Bacterial infections are the second leading cause of death worldwide

Bacterial infections are the second leading cause of death worldwide, according to a new study. In 2019, before the outbreak of the corona pandemic, they were responsible for one in eight deaths, according to the study published in the journal The Lancet on Tuesday. Overall, the pathogens have been linked to 7.7 million deaths – 13.6 percent of the global total.

Bacterial heart attacks

Just five bacteria were responsible for half of the deaths: Staphylococcus aureus, Escherichia coli, Streptococcus pneumoniae, Klebsiella pneumoniae and Pseudomonas aeruginosa. Bacterial infections were the second leading cause of death after ischemic heart disease, which includes heart attacks.

First time data

For the extensive study, the scientists examined 33 common bacterial pathogens and eleven types of infection in 204 countries and regions. They are the first global estimates of mortality associated with bacterial pathogens.

The study was conducted as part of the Global Burden of Disease project, a research program funded by the Bill and Melinda Gates Foundation involving thousands of researchers worldwide.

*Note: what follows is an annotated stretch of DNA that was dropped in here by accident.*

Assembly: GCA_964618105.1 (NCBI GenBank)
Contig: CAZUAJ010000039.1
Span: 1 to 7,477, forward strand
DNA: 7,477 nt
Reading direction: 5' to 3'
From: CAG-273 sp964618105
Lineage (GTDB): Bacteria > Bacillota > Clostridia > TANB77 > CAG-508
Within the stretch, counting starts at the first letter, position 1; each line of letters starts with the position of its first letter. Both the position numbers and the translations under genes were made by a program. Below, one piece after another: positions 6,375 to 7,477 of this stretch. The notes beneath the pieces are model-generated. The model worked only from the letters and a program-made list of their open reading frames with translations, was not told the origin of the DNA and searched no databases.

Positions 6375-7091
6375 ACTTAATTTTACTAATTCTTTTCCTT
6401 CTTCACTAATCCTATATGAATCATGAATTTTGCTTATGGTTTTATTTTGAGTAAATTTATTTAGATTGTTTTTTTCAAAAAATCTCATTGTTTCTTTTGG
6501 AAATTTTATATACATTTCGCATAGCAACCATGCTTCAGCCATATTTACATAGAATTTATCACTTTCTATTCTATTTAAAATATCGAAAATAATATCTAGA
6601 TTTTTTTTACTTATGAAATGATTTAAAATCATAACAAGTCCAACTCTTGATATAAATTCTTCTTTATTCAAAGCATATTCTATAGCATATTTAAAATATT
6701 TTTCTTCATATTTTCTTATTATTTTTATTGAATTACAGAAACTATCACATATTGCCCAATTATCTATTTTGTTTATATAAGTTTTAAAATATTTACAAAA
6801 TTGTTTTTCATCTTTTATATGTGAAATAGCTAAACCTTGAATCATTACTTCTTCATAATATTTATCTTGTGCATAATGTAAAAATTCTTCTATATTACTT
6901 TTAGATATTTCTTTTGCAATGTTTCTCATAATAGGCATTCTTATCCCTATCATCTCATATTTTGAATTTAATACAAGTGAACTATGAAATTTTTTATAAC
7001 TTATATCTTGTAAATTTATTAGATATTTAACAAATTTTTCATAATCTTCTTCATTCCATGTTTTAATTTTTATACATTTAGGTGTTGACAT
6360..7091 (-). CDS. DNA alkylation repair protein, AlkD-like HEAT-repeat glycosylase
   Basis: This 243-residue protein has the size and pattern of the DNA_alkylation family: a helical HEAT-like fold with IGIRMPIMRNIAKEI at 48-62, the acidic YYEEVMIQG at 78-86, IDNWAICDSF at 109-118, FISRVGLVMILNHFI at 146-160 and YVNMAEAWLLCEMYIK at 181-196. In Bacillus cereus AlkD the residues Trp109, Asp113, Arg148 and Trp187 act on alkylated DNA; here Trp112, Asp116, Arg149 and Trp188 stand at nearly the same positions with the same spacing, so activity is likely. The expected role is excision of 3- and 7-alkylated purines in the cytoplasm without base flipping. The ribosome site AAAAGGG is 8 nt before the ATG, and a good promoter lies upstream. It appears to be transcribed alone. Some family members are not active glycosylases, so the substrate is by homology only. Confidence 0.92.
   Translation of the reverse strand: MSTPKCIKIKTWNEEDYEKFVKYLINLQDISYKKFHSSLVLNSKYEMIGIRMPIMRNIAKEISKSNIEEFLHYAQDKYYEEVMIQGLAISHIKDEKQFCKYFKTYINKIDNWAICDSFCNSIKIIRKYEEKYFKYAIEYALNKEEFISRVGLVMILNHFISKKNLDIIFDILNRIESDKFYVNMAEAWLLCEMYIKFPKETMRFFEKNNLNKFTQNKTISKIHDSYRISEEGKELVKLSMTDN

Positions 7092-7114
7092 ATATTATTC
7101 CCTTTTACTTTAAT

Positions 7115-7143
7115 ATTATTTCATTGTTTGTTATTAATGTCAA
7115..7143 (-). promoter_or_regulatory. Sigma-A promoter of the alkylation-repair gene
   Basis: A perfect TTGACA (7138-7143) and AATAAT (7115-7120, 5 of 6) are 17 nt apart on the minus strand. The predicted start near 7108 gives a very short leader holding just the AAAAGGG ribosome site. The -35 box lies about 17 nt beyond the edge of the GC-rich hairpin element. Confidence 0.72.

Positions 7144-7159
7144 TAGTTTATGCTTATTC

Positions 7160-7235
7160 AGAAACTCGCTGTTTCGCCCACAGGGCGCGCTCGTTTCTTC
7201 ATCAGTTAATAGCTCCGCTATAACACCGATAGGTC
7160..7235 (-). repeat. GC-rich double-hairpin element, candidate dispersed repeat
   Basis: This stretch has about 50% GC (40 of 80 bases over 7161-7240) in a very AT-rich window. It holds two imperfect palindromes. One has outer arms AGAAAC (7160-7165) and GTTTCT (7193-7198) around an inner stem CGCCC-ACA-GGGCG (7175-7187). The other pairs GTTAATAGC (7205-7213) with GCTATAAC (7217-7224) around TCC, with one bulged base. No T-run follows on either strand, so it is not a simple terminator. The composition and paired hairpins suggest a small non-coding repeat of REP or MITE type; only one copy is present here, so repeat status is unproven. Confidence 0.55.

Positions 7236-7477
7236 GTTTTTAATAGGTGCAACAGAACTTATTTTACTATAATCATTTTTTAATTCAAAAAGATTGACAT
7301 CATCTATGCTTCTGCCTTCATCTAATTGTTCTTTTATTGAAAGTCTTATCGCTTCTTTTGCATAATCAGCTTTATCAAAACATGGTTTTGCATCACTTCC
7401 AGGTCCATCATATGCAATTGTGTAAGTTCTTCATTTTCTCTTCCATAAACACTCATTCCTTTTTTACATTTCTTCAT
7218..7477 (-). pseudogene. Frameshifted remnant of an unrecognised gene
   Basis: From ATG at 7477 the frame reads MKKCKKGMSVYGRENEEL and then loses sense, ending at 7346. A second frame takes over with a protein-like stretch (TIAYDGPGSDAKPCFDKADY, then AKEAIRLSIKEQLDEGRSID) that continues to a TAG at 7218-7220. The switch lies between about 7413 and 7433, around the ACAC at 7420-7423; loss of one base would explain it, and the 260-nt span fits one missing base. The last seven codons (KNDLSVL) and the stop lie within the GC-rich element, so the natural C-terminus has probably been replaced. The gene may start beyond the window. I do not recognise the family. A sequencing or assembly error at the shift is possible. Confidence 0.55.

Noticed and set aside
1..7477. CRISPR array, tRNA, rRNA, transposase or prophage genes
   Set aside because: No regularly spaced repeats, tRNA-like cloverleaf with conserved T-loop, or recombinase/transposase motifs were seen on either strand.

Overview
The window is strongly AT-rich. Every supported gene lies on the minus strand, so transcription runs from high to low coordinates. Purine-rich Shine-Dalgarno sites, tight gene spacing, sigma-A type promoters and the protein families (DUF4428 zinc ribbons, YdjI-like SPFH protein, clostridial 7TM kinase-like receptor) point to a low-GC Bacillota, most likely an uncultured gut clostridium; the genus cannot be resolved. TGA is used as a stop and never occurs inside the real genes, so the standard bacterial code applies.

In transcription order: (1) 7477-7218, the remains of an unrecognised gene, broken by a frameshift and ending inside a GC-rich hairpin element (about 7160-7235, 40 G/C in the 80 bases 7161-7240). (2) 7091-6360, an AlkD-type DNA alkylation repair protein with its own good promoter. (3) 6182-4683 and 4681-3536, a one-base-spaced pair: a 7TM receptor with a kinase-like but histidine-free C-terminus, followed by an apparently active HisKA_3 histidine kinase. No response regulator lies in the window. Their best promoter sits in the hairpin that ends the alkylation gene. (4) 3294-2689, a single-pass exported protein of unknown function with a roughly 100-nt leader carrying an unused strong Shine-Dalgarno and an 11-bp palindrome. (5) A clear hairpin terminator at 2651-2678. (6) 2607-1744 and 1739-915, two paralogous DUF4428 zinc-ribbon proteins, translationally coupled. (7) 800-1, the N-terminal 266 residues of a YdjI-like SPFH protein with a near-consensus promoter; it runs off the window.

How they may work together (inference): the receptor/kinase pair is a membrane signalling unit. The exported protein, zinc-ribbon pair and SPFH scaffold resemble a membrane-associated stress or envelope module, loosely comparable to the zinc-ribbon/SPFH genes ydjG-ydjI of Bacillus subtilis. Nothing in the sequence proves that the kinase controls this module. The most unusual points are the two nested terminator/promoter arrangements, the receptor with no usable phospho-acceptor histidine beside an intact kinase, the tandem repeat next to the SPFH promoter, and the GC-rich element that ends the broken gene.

Fewer deaths in western countries

The study revealed significant differences between individual regions. In sub-Saharan Africa, for example, 230 people per 100,000 people died from bacterial infections. In contrast, in higher-income countries such as Western Europe and North America, the figure was only 52 deaths per 100,000 people.

“These new data demonstrate for the first time the full magnitude of the global public health challenge posed by bacterial infections,” said Christopher Murray, co-author of the study and director of the Institute for Health Metrics and Evaluation (IHME) in the US. It is of the utmost importance to “put the research results on the radar of global health initiatives” so that the deadly pathogens can be examined more closely.

antibiotic resistance

To reduce bacterial deaths, the scientists called for increased investment in new vaccines, among other things. They also spoke out against the “unjustified use of antibiotics” to prevent antibiotic resistance.

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